Scanning every available hidden network to determine its identity may cause an unnecessary delay in obtaining a connection to a network. Embodiments of the invention perform a preliminary scan for information automatically transmitted by available wireless access points. Device 101 may use information transmitted by access points (e.g., identity information) and information derived from the transmission (e.g., signal strength) to prioritize the available wireless access points before direct scanning of hidden access points takes place. If, for example, a known broadcast network access point is high ranking, the device 101 may automatically associate the device with the high ranking access point without incurring any delay attributable to performing a directed scan, even if hidden access points are available. If the highest ranking access point is a hidden access point, device 101 may directly scan the hidden access point, determine that the hidden access point is a known access point, and connect to the hidden access point. This incurs only one directed scan delay per known hidden network, rather than one per known hidden network for each channel with known networks.
Using the example of a wireless LAN (Local Area Network) using the IEEE 802.11 standards, an access point may be a "broadcast" access point, in that it periodically broadcasts a beacon frame containing information needed to identify and connect to the access point. Another type of 802.11 access point would be a hidden access point, which does not include its SSID (Service Set IDentifier) in the broadcast beacon frame. A hidden access point is not defined in the 802.11 standard, and may be considered a breach of the standard. One characteristic of a hidden access point is that it takes significantly longer to identify a hidden access point than a broadcast access point, since a hidden access point must be directly scanned in order to obtain its identity information (e.g., an SSID).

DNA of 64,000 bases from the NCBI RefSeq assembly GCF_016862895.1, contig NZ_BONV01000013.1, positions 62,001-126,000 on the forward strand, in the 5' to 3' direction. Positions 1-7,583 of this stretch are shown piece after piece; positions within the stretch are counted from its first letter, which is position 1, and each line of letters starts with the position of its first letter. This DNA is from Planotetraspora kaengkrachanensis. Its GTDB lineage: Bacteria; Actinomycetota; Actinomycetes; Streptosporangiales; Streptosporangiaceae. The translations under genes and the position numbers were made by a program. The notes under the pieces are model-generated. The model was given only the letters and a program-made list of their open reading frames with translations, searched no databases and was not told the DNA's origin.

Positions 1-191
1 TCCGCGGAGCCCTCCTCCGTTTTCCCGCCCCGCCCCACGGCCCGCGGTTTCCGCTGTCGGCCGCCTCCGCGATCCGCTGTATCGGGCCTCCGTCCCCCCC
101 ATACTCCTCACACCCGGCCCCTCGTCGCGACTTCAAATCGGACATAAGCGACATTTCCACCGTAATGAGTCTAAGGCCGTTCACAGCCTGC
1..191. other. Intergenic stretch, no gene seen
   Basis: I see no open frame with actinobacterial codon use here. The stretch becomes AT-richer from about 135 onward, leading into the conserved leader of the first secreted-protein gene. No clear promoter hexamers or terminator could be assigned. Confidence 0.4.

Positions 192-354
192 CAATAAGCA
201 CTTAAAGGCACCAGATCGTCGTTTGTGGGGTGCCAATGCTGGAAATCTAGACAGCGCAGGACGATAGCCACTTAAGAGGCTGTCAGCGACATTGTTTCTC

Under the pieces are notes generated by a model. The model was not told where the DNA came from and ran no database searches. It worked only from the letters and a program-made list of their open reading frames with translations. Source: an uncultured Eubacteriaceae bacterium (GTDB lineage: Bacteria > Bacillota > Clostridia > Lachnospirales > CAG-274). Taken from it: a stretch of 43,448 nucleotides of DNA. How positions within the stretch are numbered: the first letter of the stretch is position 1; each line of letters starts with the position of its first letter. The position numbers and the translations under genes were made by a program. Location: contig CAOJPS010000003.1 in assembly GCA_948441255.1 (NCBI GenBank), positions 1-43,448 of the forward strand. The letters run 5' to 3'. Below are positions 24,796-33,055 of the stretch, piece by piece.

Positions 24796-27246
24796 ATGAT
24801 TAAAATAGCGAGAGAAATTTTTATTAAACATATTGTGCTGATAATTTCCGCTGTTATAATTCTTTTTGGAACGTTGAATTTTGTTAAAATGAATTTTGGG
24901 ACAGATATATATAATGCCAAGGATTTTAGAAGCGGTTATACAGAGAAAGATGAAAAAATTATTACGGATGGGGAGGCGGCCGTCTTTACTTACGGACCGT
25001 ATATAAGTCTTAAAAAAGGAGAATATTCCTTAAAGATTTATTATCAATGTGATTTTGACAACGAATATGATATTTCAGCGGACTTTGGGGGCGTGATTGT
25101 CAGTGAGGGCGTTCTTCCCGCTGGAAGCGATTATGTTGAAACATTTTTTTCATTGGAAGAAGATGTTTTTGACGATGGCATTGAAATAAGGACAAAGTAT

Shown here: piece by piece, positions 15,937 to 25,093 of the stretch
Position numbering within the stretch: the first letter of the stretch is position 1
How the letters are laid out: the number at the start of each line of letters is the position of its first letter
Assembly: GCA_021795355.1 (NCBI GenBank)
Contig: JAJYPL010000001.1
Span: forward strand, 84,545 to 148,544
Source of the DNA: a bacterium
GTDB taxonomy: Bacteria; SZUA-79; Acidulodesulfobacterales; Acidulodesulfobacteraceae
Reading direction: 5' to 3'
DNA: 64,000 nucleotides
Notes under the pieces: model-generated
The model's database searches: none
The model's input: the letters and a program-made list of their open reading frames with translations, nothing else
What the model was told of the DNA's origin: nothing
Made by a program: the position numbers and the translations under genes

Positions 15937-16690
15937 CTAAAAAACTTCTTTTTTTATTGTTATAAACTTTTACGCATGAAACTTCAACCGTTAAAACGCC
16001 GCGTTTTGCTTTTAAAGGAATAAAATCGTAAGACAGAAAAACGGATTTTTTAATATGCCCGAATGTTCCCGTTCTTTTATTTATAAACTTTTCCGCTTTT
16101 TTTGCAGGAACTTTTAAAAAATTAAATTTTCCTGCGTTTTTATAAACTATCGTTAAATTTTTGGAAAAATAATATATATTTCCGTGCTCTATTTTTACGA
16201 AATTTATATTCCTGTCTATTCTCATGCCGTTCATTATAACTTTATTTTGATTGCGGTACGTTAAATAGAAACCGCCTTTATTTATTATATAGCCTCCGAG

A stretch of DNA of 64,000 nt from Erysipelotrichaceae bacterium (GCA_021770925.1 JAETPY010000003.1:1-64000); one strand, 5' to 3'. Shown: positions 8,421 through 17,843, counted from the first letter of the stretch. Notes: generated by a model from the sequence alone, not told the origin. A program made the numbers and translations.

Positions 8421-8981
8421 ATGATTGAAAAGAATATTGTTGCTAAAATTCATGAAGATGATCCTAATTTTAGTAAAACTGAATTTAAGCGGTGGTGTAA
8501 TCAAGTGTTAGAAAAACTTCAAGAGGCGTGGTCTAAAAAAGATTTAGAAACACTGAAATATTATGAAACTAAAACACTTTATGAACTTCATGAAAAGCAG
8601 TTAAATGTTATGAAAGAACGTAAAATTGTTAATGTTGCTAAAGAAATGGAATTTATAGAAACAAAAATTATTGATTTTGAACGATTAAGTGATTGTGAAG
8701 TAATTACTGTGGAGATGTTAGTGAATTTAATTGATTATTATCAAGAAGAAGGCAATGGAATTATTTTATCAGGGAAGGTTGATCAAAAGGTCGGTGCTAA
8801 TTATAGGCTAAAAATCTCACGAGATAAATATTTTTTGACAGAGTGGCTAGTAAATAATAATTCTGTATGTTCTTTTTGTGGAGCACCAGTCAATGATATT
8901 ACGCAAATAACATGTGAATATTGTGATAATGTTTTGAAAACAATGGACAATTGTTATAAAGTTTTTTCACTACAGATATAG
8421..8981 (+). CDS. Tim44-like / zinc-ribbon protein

In IEEE 802.11, all access points (APs) broadcast a beacon frame periodically (with some configurable period, where 100 ms is the most common). Devices such as device 101 can detect access points via these broadcasts, or they may actively probe the channel for APs by sending a probe request. Probe requests can be either undirected or directed. Undirected probe requests contain a "wildcard" SSID, which indicates that all APs on the channel should send a probe response (regardless of their SSID). Directed probe requests contain a specific SSID; only APs on that channel whose SSID matches that in the probe request should respond. Hidden APs will send beacons, but do not include their SSID in the beacon contents. They also (in general) do not respond to undirected probe requests; they will only respond to directed probe requests with the correct SSID. As a result, identifying an available hidden network on a particular channel requires that device 101 issue a directed probe request on that channel for each known hidden network. If the AP responds (i.e., it is found by the scan) it confirms that the AP's SSID matches the SSID of the network the device is looking for. This process must be repeated if multiple hidden networks must be identified.